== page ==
T103 | Religious Freedom in America: Of, For, or From?
2:00 - 3:30 p.m. EST
In-Person at BCC
1/17, 1/24, 1/31, 2/7, 2/14
Limit 80 Participants
Norman Rockwell's iconic painting of his family’s Thanksgiving Dinner reflects our nation's founding myth: that the Pilgrims landed at Plymouth Colony in search of religious freedom. The story’s narrative arc closes with the adoption of the First Amendment's opening words: "Congress shall make no law regarding an establishment of religion, or prohibiting the free exercise thereof." What those words mean today is the subject of deep political and social division. What role should religious values play in shaping law, education, health care delivery, family life—even national identity itself. Through interactive discussion, we will explore some of the complex legal, moral, and political questions raised by the place of religion in our nation’s founding and the First Amendment’s prohibition on the "establishment" of religion and the guarantee of its "free exercise."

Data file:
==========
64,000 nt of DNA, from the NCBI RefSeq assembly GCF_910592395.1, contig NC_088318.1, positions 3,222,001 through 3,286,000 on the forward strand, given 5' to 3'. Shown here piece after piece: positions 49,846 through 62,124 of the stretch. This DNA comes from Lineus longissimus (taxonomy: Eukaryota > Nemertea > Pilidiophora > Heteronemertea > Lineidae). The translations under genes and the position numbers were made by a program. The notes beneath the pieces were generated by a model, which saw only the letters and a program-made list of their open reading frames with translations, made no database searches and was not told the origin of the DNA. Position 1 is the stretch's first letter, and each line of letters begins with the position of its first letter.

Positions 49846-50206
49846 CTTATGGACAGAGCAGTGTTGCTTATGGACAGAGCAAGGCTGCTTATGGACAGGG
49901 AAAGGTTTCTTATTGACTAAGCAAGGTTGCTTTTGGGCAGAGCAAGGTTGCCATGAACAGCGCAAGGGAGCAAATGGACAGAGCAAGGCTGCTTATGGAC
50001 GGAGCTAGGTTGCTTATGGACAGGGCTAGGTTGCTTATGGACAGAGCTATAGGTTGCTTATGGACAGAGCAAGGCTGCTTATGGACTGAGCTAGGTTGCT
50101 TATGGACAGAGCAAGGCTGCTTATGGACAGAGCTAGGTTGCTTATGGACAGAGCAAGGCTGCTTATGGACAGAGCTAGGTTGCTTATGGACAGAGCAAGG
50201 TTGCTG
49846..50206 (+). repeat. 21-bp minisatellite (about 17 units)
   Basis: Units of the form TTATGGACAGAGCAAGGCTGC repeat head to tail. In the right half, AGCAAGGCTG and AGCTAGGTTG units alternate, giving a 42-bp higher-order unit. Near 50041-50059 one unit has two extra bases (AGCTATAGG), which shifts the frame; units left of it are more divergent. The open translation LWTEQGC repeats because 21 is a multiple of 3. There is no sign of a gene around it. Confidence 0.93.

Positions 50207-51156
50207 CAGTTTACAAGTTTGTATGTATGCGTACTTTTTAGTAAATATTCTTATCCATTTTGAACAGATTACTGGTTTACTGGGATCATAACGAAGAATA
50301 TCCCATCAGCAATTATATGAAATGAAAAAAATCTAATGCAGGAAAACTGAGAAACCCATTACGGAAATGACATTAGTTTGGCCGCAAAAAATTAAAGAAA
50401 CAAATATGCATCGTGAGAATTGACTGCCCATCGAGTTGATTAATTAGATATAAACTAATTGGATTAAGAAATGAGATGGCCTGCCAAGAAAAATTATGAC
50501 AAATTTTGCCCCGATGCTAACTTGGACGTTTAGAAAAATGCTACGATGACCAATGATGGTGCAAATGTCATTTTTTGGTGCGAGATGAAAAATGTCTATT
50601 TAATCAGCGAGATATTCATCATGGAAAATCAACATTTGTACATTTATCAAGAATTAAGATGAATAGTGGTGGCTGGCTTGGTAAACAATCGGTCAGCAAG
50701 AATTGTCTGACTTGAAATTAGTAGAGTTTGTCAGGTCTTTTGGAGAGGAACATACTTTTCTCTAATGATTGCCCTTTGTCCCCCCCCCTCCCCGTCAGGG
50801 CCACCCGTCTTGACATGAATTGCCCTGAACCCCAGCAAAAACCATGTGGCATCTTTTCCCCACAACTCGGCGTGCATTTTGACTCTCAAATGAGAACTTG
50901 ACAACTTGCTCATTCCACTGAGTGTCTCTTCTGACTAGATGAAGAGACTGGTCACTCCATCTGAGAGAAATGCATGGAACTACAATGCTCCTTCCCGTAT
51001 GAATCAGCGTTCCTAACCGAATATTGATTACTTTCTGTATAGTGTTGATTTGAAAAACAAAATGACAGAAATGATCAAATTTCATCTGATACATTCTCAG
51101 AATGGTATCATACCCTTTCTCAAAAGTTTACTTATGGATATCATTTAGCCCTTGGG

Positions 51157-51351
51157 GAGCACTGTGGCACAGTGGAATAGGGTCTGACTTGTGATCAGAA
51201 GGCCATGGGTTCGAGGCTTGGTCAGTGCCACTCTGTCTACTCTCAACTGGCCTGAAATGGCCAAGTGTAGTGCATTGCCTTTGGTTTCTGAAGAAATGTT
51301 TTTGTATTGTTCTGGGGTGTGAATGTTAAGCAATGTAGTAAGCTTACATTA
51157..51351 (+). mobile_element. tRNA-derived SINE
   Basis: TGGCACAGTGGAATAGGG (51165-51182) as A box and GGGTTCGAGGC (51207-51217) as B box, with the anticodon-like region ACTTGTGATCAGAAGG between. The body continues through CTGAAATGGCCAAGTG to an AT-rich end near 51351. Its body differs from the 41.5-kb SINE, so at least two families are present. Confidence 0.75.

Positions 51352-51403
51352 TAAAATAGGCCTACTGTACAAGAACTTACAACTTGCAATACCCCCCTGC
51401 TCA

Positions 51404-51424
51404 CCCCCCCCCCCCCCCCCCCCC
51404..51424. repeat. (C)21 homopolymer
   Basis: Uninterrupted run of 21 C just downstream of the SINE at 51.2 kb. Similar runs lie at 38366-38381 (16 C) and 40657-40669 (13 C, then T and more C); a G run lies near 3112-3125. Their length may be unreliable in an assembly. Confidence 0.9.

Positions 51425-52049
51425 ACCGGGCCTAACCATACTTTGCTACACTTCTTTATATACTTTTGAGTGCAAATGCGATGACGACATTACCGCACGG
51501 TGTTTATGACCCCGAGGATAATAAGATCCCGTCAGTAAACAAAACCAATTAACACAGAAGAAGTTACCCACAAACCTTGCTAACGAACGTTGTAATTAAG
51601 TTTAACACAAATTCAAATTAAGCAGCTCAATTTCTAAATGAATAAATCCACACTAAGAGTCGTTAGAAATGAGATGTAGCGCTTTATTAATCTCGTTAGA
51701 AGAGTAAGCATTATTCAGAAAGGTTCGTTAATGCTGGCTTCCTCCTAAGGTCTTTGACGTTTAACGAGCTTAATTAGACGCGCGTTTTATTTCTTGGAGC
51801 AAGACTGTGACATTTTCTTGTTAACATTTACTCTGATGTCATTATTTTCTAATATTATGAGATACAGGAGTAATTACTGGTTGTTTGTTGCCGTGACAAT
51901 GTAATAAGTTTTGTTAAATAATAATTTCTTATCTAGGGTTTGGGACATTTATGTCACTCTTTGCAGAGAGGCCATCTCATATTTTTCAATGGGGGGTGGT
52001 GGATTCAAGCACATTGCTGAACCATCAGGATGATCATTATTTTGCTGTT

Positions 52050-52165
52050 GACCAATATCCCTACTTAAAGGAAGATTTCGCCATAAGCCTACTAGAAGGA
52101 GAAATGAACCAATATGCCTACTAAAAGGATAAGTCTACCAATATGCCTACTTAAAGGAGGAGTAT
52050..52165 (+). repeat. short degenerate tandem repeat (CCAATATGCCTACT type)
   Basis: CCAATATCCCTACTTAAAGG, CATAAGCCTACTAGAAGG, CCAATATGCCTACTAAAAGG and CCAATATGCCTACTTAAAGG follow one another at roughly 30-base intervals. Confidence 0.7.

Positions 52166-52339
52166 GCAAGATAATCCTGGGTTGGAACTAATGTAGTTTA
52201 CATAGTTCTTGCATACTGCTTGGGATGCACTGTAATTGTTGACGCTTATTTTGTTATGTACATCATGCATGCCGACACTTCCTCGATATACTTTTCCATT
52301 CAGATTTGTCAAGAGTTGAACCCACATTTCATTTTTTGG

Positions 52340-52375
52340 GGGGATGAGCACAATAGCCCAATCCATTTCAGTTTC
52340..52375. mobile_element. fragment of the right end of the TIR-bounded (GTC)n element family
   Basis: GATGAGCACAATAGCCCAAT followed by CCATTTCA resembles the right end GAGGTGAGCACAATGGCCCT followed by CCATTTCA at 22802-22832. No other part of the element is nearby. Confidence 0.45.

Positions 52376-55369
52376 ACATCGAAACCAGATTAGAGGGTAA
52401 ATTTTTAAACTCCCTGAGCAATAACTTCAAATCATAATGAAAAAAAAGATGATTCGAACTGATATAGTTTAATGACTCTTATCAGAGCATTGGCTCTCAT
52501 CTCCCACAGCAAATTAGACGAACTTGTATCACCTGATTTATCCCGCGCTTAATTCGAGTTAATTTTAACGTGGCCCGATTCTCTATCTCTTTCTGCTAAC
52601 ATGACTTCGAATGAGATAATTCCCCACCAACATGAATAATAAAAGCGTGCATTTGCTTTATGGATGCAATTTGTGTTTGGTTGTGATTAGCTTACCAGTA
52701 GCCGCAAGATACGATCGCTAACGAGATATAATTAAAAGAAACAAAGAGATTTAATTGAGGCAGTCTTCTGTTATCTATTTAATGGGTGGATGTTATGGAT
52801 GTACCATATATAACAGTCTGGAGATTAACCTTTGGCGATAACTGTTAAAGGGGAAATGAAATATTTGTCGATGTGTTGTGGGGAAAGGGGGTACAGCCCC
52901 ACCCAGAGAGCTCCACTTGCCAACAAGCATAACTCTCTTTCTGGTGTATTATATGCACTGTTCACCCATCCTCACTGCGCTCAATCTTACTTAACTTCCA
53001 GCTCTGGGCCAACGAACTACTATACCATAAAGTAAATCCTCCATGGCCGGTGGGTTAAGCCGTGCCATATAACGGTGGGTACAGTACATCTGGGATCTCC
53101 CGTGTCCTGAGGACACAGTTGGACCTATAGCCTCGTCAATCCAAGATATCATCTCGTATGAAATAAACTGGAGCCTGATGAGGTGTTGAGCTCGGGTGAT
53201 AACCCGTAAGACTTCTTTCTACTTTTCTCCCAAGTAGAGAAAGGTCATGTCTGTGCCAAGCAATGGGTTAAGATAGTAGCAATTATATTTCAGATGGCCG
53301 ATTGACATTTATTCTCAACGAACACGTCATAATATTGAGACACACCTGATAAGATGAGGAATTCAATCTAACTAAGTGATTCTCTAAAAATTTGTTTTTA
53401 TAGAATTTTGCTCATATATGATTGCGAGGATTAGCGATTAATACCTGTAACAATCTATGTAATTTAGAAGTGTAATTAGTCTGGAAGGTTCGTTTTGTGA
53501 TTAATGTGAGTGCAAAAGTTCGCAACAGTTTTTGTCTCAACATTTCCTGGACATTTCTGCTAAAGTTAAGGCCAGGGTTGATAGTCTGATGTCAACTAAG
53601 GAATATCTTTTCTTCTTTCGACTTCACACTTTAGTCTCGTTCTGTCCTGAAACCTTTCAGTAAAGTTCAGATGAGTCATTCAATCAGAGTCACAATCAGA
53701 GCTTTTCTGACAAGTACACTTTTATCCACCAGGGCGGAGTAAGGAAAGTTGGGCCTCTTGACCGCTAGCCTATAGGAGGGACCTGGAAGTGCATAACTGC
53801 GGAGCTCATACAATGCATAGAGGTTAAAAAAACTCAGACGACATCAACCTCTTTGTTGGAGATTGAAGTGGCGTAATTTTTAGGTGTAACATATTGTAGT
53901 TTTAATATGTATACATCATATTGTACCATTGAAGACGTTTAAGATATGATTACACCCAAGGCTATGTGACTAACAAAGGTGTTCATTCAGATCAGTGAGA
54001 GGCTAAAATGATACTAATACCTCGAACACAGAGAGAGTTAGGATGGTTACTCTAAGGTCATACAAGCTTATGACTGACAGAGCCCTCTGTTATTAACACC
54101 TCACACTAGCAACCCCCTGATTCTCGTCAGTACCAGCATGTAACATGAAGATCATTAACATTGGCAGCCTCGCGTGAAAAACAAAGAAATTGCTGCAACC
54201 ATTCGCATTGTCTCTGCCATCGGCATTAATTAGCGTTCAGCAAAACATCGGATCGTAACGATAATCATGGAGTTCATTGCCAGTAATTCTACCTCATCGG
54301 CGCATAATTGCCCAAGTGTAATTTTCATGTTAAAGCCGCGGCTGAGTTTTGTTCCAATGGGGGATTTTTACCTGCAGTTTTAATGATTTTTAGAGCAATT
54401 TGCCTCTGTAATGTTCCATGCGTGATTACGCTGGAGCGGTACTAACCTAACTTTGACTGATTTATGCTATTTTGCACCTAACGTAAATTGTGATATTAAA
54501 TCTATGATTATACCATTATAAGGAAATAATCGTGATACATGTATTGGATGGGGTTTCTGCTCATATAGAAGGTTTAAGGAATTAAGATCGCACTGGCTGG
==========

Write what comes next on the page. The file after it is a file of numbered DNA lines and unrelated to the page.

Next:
Michael Feldberg, Ph.D. is the executive director of the George Washington Institute for Religious Freedom (GWIRF.org). From 1991 to 2008, he was executive director/director of research of the American Jewish Historical Society. Michael holds a Ph.D. in history from the University of Rochester and an undergraduate degree from Cornell University. He taught American ethnic and immigrant history at John Jay College (CUNY) and UMass Boston, founded the Criminal Justice Program at Boston University, and has taught at Northeastern University. Michael is the author or editor of several books in history and criminal justice and is currently working on a textbook titled Religious Freedom in America: The Critical Issues.
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